It is fairly common for a patient or client to fall in love with their therapist. It is well discussed in the literature. There is both transference and counter-transference. As you are probably well aware, it is unethical for patient and therapist to engage in a sexual relationship. This is based on the fact that the therapist comes to possess the most power in the relationship and even if the patient or client is willing and desirous, in essence, only the therapist has the power to stop this inappropriate activity.
If a non-professional relationship develops between the therapist and the patient it produces, in effect, the end of the therapist’s ability to help the patient. Having said all that, occasionally a patient and client will end their professional relationship and pursue a personal relationship. The therapist will help the patient to find a new therapist, who will provide the ongoing therapy.
So far nothing has happened between you and your therapist, except therapy. In fact, your therapist is unaware of your sexual feelings toward her. You have admitted your fantasies in writing and thus others may read what you have written and will come to know the otherwise hidden, non-observable fantasies of another. However, though they will know your fantasies you will not know theirs. If you did know theirs, you would likely be very surprised. Sexual fantasies are generally kept to oneself and since there is such a high level of secrecy protecting sexual fantasies, their nature and content remains largely unknown to others. I think it is very safe to say, that if the contents of the sexual fantasies were known, most people would be very shocked. It is for that very reason, the shocking nature, that most sexual fantasies are kept a secret, not to be shared with others.
If your fantasies do not harm you, in any way, nor do they harm others, in any way, then I think that most would agree, you are entitled to your sexual fantasies and should not be disturbed by their content. They serve the purpose of sexual arousal and provide no basis for actual behavior.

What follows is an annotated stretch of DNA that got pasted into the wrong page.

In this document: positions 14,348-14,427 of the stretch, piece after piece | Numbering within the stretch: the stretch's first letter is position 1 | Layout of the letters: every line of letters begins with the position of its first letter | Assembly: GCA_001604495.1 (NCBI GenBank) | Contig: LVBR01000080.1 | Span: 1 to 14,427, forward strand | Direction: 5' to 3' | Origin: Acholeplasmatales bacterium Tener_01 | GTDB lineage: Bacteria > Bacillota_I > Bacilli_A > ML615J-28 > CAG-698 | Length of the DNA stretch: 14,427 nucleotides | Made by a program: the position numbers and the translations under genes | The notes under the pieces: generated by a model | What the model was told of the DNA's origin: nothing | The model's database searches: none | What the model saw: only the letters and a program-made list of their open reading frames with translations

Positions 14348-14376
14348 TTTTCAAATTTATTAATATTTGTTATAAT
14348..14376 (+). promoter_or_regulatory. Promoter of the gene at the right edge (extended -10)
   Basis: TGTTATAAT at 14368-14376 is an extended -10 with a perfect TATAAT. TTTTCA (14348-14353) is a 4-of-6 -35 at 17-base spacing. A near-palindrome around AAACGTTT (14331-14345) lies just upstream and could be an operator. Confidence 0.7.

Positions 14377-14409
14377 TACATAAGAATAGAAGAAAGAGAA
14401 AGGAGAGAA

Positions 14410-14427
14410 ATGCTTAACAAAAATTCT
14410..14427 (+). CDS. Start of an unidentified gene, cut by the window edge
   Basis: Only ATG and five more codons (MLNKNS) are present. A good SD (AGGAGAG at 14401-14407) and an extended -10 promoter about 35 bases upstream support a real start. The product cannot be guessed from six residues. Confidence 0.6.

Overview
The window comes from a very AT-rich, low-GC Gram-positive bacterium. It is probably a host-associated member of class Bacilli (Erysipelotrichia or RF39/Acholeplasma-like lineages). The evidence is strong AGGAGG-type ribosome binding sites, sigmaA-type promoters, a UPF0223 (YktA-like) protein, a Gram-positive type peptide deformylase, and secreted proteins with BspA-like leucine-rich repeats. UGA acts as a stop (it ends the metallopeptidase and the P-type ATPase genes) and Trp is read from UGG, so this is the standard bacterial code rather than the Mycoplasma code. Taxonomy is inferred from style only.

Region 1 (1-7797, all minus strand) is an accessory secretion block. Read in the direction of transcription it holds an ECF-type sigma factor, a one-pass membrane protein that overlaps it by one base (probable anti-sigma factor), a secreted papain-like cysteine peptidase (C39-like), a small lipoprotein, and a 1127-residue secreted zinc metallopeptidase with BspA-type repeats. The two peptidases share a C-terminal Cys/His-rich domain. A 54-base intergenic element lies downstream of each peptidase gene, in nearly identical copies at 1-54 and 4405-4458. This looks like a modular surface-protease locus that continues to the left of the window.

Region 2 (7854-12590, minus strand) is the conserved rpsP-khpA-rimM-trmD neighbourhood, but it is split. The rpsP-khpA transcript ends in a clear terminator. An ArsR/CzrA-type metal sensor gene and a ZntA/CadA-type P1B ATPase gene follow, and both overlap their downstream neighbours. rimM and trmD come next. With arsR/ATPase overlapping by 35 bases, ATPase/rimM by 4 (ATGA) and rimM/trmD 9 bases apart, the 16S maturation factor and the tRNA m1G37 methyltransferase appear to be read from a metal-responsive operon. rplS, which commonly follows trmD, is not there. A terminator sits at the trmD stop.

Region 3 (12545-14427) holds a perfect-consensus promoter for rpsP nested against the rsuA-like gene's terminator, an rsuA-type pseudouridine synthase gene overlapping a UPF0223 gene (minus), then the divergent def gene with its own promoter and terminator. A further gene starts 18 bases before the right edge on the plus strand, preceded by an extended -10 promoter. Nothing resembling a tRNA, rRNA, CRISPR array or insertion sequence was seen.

If your thoughts harm no one, including yourself, the question becomes “are you entitled to your own thoughts?” The next question becomes “if you are not entitled to your own thoughts, who becomes the thought police?” Who has the right to censor and determine the correctness of your inner thoughts? I know that I am taking a very complex topic and presenting it in a more simplistic way but that is what is necessary when writing an answer to a question and not a multi-volume text.
You have two choices. You can tell your therapist about your sexual fantasies or not tell your therapist about your sexual fantasies. I can’t tell you what to do, after all, I know so little about you. I can only talk very generally. Generally speaking, you seem to be making good progress in your therapy and that progress is occurring in the presence of your sexual fantasies. If that progress slows or disappears, then I would think that the sexual fantasies, should be addressed. If the progress continues, I would question the need to reveal your most secret and private fantasies with your therapist, since they seem to be irrelevant to the progress and effectiveness of the therapy. Good luck in your decision.
Dr. Kristina Randle